Situated along the banks of the river Po, Cremona has played an important role in Italian history and culture since Roman times. The city's central position in the Padana plain and the presence of the great river have enabled it to become a crucial crossroads for economic and commercial trade. In the past, it was common for cities that were important from an economic point of view, quickly to become an ideal place for the development of the arts and culture. In this very way, Cremona, being rich in significant works of art, became a veritable capital of culture for both the arts and music. It is precisely music, and in particular the art of violin making, that makes Cremona a unique and renowned city. Cremona is a city of art, with a rich, varied cultural and monumental heritage and one of the most important national museum systems. The "Piazza del Comune", with the architectural complex comprising of the Torazzo bell tower, the Duomo, the Baptistery, and the Loggia dei Militi constitutes one of the most important examples of medieval architecture, which still remains intact in all of its splendour. The "Ponchielli" theatre is one of the landmarks of Cremonese culture; it is a historical and traditional theatre, a perfectly preserved true architectural jewel, that offers a highly prestigious programme of high quality events with prose, opera, concert and musical seasons.
A city of cheerful and sociable spirit, with a strong artistic and cultural tradition that boasts of prominent names such as Benedetto Antelami, whose works include the Cathedral and the Baptistery in pink Verona marble. Correggio, who was commissioned for works on the Chamber of San Paolo, San Giovanni Evangelista church and the Duomo, and Parmigianino who frescoed the church of Santa Maria della Steccata and parts of San Giovanni.
The National Gallery located inside the Palazzo della Pilotta, houses works by Parmigianino, Canova, Tiepolo and Leonardo da Vinci. Even modern architecture in Parma has its own space: the works of Renzo Piano, the Paganini Auditorium and the Barilla Center, the wonderful Piazzale della Pace by Botta, in front of the Pilotta, and the future Bohigas station are just some of the most well-known examples.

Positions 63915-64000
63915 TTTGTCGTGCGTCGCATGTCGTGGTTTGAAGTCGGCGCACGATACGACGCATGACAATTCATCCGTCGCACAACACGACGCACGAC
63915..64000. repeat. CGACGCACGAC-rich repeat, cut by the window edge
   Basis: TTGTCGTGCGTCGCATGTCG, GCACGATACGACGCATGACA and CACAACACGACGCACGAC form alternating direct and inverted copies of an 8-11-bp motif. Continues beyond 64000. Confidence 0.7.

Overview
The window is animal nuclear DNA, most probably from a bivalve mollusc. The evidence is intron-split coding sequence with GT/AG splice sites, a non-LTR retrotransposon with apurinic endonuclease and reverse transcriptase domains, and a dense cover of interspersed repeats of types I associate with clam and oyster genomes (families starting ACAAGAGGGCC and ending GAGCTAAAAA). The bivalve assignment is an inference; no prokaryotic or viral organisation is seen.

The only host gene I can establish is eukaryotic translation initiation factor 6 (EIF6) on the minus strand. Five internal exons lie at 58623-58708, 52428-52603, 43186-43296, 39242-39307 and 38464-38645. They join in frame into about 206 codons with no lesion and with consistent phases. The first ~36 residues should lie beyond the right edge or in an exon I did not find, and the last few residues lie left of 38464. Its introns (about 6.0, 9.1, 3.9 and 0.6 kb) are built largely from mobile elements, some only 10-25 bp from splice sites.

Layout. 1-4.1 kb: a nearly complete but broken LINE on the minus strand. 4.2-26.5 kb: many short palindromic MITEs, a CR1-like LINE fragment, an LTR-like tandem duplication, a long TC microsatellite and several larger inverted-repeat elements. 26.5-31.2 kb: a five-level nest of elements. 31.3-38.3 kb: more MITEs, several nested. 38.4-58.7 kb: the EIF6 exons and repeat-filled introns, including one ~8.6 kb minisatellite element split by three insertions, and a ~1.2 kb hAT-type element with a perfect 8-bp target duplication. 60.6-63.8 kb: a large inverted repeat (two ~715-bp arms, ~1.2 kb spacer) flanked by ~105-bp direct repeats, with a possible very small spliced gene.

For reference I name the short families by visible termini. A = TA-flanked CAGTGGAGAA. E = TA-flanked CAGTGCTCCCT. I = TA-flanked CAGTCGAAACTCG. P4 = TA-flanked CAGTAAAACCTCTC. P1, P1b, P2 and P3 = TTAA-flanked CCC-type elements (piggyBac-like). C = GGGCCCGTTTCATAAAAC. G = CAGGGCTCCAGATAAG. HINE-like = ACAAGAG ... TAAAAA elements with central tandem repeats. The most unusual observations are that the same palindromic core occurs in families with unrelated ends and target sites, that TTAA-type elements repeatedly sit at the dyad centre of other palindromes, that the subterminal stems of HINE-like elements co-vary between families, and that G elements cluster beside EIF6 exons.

Parma is above-all a city of music and theatre. This passion, which goes far beyond the Parma-Verdi coupling, manifests itself through the variety of proposals and in the structures dedicated to it: the Paganini Auditorium, the Casa della Musica, the Birthplace and Museum of Arturo Toscanini, the Casa del Suono and not least the Teatro Regio, commissioned by Maria Luigia and inaugurated in 1829, which to this day remains one of the most renowned theatres in the world. Throughout the province there are numerous castles, a legacy of the different lords and noble families who imposed themselves upon Parma between the fourteenth and fifteenth centuries: the Scaligeri, the Visconti and lastly the Sforza. The most important being Castello di Bardi, Castello di Torrechiara, the Rocca di Fontanellato and the Reggia di Colorno.
The territory of Mantua is littered with the indelible traces left by its past rich in history, populated by iconic characters. Monuments and buildings tell us about the rich biography of the city and recite the stories of its protagonists and patriots such as the Martyrs of Belfiore, for example: a monument helps us to remember them, located on Lake Superiore, with the phrase inscribed "Here falling they overthrew the executioner". The Ponte della Gloria di Goito, on the other hand, pays tribute to the memory of the Bersaglieri. The various Romanesque churches, again, are a legacy of Matilde: a great woman, key political player, and strong supporter of the Pope.
Proceeding through the rural areas of Mantua you will encounter Santa Maria di Felonica and San Benedetto Polirone. Visiting these lands, you will also come across synagogues and Jewish cemeteries, in which documents testifying to the large numbers of Jews dating back to the 13th century can be found. A significant presence: Mantua also welcomed the Jews expelled from other countries and saw the size of the ghetto grow until the Napoleonic era. Lastly, we cannot talk about the history of the Lombard city without mentioning the great Gonzaga family. Theirs was an incredible parable, which saw them start out as land tenants and move on to take full possession of the Mantuan territory, weaving a refined network of strategic alliances with the Emperor and the Pope, with Venice and Ferrara. Under the Gonzaga rule, Mantua became magnificent, and destination for artists such as Donatello, Rubens, Pisanello, Mantegna, and Leon Battista Alberti.